Figure
8. The A major pentatonic scale.
Figure
8. The figure displays musical notation for notes constructing the A major
pentatonic scale in sequential perfect fifths and ascending stepwise order
within one octave respectively. Standard MIDI note names specifying note
placement on a piano keyboard are displayed above each note.
Figure 8 displays a musical staff containing five notes each separated by a perfect fifth. These notes also represent the elements of the A major pentatonic scale as detailed in the second measure of Figure 8. Using a reference frequency of 440 Hz for the note A4, Table 2 lists the corresponding frequency values for each note displayed in Figure 8 computed by applying Pythagorean ratios and the formula for equaltempered tuning (see page 13).
Table 2. Comparison of frequencies for the
Amajor pentatonic scale based on Pythagorean and equaltempered relationships.
Reference Freq. (Hz) 
Note name 
MIDI note # 
Pythagorean ratio (top) 
Pythagorean ratio
(bottom) 
Pythagorean freq. (Hz) 
Equaltempered freq. (Hz) 
440.00 
A4 
69 
1 
1 
440.00 
440.00 

A3 
57 
1 
2 
220.00 
220.00 

E4 
64 
3 
2 
330.00 
329.63 

B4 
71 
3 
2 
495.00 
493.88 

F#5 
78 
3 
2 
742.50 
739.99 

C#6 
85 
3 
2 
1113.75 
1108.73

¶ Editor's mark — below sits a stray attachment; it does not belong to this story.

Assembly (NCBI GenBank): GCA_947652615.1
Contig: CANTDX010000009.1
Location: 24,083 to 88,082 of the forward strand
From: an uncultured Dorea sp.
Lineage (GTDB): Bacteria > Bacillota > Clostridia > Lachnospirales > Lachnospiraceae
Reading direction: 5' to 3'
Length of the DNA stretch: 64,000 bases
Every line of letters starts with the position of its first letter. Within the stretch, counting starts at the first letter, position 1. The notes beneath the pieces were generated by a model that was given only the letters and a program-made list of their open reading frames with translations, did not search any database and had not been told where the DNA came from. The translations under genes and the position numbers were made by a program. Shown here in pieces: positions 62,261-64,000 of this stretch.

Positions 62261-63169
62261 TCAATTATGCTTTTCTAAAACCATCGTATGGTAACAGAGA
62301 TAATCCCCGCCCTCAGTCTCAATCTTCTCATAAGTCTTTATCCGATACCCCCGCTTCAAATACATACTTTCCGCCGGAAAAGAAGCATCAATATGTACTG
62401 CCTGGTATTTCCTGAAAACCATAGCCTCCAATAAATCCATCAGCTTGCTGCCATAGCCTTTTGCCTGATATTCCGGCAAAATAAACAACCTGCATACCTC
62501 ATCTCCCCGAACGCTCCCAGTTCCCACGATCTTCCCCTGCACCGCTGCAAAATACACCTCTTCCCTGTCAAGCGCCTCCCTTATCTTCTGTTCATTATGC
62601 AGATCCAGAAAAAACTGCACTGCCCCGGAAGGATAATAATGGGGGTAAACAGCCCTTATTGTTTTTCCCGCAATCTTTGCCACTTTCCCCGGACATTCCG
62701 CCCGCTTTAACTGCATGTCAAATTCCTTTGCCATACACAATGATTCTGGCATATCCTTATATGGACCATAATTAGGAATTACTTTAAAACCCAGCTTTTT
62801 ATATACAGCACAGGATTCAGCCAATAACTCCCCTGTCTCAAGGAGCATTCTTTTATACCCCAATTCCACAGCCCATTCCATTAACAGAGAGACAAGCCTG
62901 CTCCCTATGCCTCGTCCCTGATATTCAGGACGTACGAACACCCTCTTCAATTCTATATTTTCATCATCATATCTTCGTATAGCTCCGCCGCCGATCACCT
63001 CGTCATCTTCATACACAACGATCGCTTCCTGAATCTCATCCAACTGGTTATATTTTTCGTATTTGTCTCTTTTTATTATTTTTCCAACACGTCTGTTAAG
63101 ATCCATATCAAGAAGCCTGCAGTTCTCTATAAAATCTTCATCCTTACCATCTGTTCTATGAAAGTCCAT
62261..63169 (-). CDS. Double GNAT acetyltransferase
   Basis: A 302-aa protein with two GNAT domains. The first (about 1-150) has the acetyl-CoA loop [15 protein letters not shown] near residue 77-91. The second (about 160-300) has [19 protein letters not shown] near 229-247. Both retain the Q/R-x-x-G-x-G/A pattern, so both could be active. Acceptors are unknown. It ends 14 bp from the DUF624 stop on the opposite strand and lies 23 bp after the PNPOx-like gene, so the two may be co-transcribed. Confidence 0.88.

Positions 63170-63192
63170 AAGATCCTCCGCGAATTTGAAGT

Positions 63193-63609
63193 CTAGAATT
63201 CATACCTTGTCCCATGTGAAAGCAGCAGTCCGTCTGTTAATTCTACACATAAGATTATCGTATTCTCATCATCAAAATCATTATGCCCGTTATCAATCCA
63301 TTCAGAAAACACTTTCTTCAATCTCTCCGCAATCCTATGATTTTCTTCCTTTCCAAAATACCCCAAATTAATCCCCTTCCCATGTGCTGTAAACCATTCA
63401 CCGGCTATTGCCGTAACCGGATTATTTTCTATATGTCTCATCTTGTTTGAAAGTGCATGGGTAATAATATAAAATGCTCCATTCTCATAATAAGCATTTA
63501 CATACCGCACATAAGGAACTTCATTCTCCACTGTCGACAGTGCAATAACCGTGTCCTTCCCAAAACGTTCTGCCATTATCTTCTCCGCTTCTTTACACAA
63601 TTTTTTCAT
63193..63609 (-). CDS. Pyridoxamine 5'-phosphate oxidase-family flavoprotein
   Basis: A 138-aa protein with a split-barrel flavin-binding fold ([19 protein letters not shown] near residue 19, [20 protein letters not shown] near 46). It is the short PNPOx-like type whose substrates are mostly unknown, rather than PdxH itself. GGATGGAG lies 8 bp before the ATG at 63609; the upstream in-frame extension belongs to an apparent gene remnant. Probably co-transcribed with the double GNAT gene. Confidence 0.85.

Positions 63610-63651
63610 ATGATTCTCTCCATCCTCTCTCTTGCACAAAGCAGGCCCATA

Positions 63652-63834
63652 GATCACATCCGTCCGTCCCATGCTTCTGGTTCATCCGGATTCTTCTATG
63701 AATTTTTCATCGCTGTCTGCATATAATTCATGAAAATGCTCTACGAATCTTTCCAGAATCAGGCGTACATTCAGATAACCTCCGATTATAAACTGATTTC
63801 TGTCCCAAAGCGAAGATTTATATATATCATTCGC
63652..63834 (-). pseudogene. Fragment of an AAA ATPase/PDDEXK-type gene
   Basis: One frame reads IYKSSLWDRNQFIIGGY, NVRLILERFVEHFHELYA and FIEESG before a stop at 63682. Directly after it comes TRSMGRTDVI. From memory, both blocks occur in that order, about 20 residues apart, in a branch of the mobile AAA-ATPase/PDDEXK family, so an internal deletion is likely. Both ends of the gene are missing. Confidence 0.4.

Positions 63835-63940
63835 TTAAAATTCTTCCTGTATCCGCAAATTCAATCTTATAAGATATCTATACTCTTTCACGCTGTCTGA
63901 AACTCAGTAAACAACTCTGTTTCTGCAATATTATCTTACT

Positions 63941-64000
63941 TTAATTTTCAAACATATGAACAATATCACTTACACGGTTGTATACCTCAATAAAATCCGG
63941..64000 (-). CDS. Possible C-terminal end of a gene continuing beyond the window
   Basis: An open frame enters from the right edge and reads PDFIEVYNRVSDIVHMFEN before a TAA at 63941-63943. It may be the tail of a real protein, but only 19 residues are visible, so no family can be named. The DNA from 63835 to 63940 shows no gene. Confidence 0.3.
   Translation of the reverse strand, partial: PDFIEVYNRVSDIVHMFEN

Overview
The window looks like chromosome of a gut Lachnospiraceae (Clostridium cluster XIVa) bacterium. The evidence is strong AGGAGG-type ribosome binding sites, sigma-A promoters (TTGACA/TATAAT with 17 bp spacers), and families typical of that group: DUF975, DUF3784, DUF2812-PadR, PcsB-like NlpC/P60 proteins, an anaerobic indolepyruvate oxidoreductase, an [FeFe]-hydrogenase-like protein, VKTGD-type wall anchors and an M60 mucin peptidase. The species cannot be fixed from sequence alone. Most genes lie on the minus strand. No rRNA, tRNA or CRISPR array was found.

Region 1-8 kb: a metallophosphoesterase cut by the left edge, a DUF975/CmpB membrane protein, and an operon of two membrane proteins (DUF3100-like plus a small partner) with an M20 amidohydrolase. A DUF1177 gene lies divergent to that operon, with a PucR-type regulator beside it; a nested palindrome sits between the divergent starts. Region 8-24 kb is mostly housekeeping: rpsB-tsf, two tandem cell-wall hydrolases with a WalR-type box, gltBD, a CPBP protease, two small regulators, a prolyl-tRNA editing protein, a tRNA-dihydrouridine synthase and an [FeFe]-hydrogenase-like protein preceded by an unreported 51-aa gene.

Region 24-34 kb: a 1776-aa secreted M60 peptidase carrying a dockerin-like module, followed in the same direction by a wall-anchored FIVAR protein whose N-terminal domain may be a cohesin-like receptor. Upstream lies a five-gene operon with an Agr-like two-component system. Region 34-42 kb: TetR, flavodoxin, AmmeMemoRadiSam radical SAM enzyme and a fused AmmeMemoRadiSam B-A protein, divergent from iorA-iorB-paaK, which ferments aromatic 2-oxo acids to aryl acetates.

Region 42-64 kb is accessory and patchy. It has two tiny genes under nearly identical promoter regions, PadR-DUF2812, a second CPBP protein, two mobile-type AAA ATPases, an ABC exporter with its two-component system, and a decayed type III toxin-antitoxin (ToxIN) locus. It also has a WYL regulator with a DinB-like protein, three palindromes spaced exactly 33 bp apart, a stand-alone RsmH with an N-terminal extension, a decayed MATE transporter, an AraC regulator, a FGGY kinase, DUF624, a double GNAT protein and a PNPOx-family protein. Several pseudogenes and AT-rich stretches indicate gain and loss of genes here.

A3 
57 
1 
2 
220.00 
220.00 

B3 (from A3) 
59 
9 
8 
247.50 
246.94 

C#4 (from F#4) 
61 
3 
4 
278.44 
277.18 

E4 (from B3) 
64 
8 
9 
330.00 
329.63 

F#4 (from B3) 
66 
3 
2 
371.25 
369.99 
Table
2. The data displayed in the table details frequencies corresponding to the
notes displayed in Figure X based on Pythagorean ratios and equaltempered
tuning.
Math
Around WriterÕs Block
A dreaded and frustrating state of the creative psyche for a composer, writer, or improvising musician is sometimes termed writerÕs block, a slump, a funk, or a dryspell. When encountered, any type of block can delay or prevent the productive output of creative, talented, and dedicated artists by placing an array of cognitive and emotional roadblocks in the way of the creative process ranging from confusion, anxiety and frustration to creative paralysis and selfdoubt. Musicians encountering such a block might employ a mathematical lens focused on probability to uncover a myriad of new themes, variations, and permutations capable of serving as alternate routes to renewed creativity.
During a recent conversation regarding this presentation, Dr. Bernard Geltzer and the author queried the feasibility of determining the number of possible variations or permutations for a song. Possible answers to the original question emerged from our discussion triggering a startling reminder of the sheer magnitude of possible musical combinations available to the creative community.